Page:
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Going back to school can be a stressful and exciting time for students and parents. To ease the transition back into school, parents can use to following tips to make the change as smooth as possible.
Make your child's first day as easy as possible
About two weeks before school beings, start going to bed and getting up on the school schedule.
Remind your child that she is not the only student who is a bit uneasy about the first day of school. Teachers know that students are anxious and will make an extra effort to make sure everyone feels as comfortable as possible.
Point out the positive aspects of starting school.
Try to find another child in your area with whom your child can walk to school or ride with on the bus.
If you feel it is appropriate, drive your child or walk with your child to school and pick them up on the first day.
Review basic rules about traveling to and from school with your child
Before the school year starts, be sure to check bus routes and school start times for your child's school.
Choose a safe place to wait for the bus, away from traffic and the street.
Stay away from the bus until the driver gives you a signal that it's okay to approach.
Use the handrail to get on and off the bus.
Do not move around once on the bus.
Check for traffic before crossing the road.
Always remain in clear view of the bus driver.
If your child must cross in front of the bus after they've gotten off they must walk at least 10 big steps in front of it, so that the driver can see the child.
Always wear a bicycle helmet and pads, no matter how short or long the ride.
Ride on the right side of the road, in the same direction as traffic.
Use appropriate hand signals.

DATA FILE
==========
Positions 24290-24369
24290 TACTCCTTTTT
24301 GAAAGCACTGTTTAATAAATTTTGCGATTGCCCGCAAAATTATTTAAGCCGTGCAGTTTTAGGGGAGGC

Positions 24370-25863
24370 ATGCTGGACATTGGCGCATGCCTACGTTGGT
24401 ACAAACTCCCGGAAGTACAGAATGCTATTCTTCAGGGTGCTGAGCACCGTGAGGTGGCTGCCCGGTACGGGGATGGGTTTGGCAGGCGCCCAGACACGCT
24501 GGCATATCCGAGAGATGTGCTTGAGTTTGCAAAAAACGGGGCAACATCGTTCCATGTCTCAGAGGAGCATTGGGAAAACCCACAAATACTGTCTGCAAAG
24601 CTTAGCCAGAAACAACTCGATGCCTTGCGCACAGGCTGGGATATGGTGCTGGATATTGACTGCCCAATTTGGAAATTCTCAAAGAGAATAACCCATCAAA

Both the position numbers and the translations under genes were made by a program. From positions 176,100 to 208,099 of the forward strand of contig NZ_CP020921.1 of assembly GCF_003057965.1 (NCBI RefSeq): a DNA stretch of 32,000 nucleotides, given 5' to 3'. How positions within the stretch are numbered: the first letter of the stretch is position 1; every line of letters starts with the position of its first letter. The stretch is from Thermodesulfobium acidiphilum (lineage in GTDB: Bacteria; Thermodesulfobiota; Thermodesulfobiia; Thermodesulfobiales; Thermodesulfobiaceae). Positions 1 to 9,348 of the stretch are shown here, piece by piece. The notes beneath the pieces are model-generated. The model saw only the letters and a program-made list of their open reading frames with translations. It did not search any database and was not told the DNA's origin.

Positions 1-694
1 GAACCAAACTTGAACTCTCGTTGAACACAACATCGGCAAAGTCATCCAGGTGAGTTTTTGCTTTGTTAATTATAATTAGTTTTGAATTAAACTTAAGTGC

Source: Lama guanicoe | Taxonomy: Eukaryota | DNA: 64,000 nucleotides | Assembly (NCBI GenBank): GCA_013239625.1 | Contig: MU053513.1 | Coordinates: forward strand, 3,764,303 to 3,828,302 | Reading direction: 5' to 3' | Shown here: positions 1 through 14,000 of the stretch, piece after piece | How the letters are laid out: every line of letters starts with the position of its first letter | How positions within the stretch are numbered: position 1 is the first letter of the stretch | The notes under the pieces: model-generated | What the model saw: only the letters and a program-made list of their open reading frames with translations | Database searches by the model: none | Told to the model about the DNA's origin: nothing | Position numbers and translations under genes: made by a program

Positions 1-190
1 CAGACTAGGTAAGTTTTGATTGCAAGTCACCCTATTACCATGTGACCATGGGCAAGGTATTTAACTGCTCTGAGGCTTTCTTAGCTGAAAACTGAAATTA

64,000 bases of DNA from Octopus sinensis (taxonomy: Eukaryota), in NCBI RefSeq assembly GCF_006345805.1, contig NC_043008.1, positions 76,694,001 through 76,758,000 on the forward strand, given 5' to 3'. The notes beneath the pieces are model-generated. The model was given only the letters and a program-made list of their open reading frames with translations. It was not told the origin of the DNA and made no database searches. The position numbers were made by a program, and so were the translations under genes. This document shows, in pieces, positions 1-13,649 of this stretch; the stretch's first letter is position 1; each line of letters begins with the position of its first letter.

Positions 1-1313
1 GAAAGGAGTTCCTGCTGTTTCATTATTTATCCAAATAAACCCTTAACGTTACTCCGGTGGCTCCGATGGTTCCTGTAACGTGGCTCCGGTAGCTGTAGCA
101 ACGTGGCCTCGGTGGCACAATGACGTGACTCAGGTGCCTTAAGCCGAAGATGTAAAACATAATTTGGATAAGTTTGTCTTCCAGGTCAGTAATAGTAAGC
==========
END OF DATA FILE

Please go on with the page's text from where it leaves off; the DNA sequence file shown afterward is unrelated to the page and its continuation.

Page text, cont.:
Wear bright color clothing to increase visibility.
Walking to School:
Make sure your child's walk to a school is a safe route with adult crossing guards at every intersection.
Be realistic about your child's pedestrian skills. First consider whether or not your child is ready to walk to school without adult supervision.
Bright colored clothing will make your child more visible to drivers.
Pedestrian injuries are the second leading cause of unintentional death among children ages five to 14. If your child walks to school, or to a bus stop, teach them these simple rules:
Look left, right, then left again before crossing the street.
Always try to cross a street when a crossing guard is present.
Mind all traffic signals and/or the crossing guard, and never cross the street against a light, even if there is no traffic coming.
Walk with a buddy.
Before and After School Child Care
Make a master list of phone numbers along with doctors and emergency numbers. You are sure to need these several times.
During middle childhood, youngsters need supervision. A responsible adult should be available to get them ready and off to school in the morning and watch over them after school until you return home from work.
Children approaching adolescence (11 and 12-year-olds) should not come home to an empty house in the afternoon unless they show unusual maturity for their age.
If alternate adult supervision is not available, children should have a set time when they are expected to arrive at home and should check in with a neighbor or with a parent by telephone.
If you choose an after-school program, ask about the staff and their training.
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